There's nothing like having a voluntary local chauffeur.
How did I swing this good fortune? I have happened into the midst of a wonderful Palauan family, the Tmetuchls, who had close association with my grandfather when he was helping Palau win independence (among J.K.G.'s more obscure distinctions, he is an honorary citizen of Palau). This family has very kindly taken me in; they whisked me away from the decrepit DW Motel when they heard I was staying there and resettled me in their stately house, where I have a vast three-bed room with a view--what a view!--all to myself and a maid to do my laundry. I'm in a state of slight culture shock (from shoestring traveler to pampered houseguest) but am managing admirably.
Despite my strongest protestations, the youngest son, Ngirai, 26, insists on driving me around to do all my work. I tell him that he shouldn't neglect his job, that I wouldn't wish travel-guide research on anyone else, and that I'm perfectly accustomed to renting a car and getting around myself. He just ignores me, asserts that Palauan P.R. is his job, and asks, "When do we start? What's first?"
Hotels are first. I dislike researching hotels, as I've mentioned in this space before, and I want to finish them off as quickly as possible. Ngirai and I move at phenomenal world-record speed. Between 9 a.m. and 2 p.m., despite a stop for fresh fish sandwiches at the Rock Island Cafe, we cover all 17 of Palau's palatable hotels. I tromp up countless paint-chipped staircases, bounce innumerable beds, snoop through rustic bungalows, and robotically fire off questions about mini-bars, payment by major credit card, airport pickup, morning coffee, and handicapped access. My next research should probably be the insane asylum.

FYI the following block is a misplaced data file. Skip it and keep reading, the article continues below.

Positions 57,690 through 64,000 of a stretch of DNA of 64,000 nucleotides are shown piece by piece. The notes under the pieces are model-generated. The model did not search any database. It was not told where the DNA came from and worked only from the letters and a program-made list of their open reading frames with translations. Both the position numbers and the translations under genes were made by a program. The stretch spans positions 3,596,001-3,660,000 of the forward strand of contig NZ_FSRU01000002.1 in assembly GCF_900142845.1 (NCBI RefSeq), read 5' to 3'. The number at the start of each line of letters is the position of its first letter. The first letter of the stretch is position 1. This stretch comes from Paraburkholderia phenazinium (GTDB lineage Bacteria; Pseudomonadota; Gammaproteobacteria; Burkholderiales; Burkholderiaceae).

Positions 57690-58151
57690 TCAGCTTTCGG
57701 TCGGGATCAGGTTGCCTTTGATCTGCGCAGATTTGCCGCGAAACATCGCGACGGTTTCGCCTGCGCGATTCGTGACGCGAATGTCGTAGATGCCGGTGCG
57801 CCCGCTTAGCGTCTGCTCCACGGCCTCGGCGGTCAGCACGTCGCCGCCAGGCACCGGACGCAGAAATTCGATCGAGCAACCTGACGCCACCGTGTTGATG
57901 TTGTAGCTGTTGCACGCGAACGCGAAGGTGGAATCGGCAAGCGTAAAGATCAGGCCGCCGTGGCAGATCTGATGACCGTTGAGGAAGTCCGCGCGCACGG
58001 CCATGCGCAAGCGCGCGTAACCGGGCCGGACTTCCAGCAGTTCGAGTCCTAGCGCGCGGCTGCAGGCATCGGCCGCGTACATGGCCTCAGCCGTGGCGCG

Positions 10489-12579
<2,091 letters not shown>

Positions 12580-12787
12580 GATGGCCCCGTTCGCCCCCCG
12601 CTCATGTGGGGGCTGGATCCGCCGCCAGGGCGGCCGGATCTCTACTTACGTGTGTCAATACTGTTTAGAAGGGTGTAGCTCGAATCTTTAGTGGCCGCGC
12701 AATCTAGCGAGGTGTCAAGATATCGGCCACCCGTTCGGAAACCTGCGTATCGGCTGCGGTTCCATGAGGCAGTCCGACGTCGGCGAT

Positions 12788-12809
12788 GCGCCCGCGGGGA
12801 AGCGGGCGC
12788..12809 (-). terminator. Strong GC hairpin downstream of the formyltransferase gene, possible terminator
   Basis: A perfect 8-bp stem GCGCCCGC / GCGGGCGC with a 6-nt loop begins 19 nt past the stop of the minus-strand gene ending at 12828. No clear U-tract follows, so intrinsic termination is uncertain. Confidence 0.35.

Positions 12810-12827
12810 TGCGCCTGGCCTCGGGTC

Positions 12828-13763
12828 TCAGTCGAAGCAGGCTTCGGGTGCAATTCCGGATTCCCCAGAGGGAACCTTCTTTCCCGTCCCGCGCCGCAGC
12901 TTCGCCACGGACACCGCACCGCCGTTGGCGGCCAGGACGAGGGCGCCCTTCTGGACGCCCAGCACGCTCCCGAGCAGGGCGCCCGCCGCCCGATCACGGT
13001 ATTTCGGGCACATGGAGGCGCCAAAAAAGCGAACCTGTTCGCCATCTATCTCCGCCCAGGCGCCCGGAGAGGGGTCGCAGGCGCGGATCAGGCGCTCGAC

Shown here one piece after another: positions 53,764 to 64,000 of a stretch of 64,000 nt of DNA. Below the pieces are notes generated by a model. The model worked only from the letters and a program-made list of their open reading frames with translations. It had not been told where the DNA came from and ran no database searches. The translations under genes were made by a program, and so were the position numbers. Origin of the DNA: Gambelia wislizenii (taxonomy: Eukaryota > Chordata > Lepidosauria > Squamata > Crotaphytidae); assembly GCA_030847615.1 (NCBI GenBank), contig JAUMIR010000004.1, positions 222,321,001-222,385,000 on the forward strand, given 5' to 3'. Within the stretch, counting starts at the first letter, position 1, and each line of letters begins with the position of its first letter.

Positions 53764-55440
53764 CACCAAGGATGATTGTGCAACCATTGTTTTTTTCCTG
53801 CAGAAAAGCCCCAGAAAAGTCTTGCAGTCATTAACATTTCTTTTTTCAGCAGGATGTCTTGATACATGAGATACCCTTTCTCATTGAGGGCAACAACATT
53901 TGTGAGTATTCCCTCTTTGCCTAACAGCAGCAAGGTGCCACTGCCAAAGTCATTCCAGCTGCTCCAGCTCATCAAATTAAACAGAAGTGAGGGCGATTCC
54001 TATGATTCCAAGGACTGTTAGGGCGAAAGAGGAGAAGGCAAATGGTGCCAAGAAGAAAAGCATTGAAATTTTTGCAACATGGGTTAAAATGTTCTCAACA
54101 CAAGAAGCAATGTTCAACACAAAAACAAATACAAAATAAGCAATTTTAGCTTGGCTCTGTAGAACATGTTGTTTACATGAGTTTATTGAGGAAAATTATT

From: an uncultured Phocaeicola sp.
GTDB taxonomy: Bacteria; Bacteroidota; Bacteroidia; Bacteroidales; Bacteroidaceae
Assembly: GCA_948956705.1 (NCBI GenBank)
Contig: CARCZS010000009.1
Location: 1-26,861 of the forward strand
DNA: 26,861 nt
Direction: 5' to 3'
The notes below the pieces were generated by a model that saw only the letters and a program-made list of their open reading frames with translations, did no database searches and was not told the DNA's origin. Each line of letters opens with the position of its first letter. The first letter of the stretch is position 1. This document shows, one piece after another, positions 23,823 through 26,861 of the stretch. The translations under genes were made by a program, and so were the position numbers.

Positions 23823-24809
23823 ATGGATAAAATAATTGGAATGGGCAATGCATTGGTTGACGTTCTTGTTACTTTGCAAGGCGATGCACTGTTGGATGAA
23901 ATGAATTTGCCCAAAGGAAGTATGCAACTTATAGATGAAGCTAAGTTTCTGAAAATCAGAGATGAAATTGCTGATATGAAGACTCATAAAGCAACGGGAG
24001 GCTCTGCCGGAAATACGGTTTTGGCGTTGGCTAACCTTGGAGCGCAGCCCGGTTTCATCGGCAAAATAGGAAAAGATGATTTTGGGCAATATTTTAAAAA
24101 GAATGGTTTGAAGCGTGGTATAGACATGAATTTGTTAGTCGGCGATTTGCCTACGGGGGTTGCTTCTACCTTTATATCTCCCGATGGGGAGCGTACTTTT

It's actually great fun to have a companion along. Ngirai is a sport--he has traveled a bit in Europe with Lonely Planet, so he understands exactly what I must do and how establishments should be evaluated. He does all the driving and navigation, which is an unbelievable blessing because if I were driving, it would take three times as long since I would get lost at every turn. He provides relevant running commentary along the way (the Palau Hotel is a sleaze-case; Hotel Nikko is affiliated with Japanese Air Lines; the Palau Pacific Resort has an overpriced restaurant redeemed by its a fabulous Sunday buffet), and he bounces the hotel beds with me and needles the flustered desk clerks (his favorite question is whether the hotel will provide free taxi service to the nearest breakfast spot if there is--gasp!--no restaurant on the premises). It's a nice change to have someone else along to lighten things up.
I emerge from my research a porcupine of hotel brochures and business cards (which I collect so I can make sure the phone, fax, and e-mail address are correctly listed). I am also utterly exhausted and cannot bear the thought of visiting any more tourist establishments today. So I check my e-mail at Ngirai's office (and send off yesterday's Slate "Diary") and then head back to the house for the day to go for a long, therapeutic run through the coconut groves.
In no time I am feeling revived--I have eight more days in Paradise and they are all hotel-free. Tomorrow I am going snorkeling in the best spot in Palau. After all, that too is part of my research.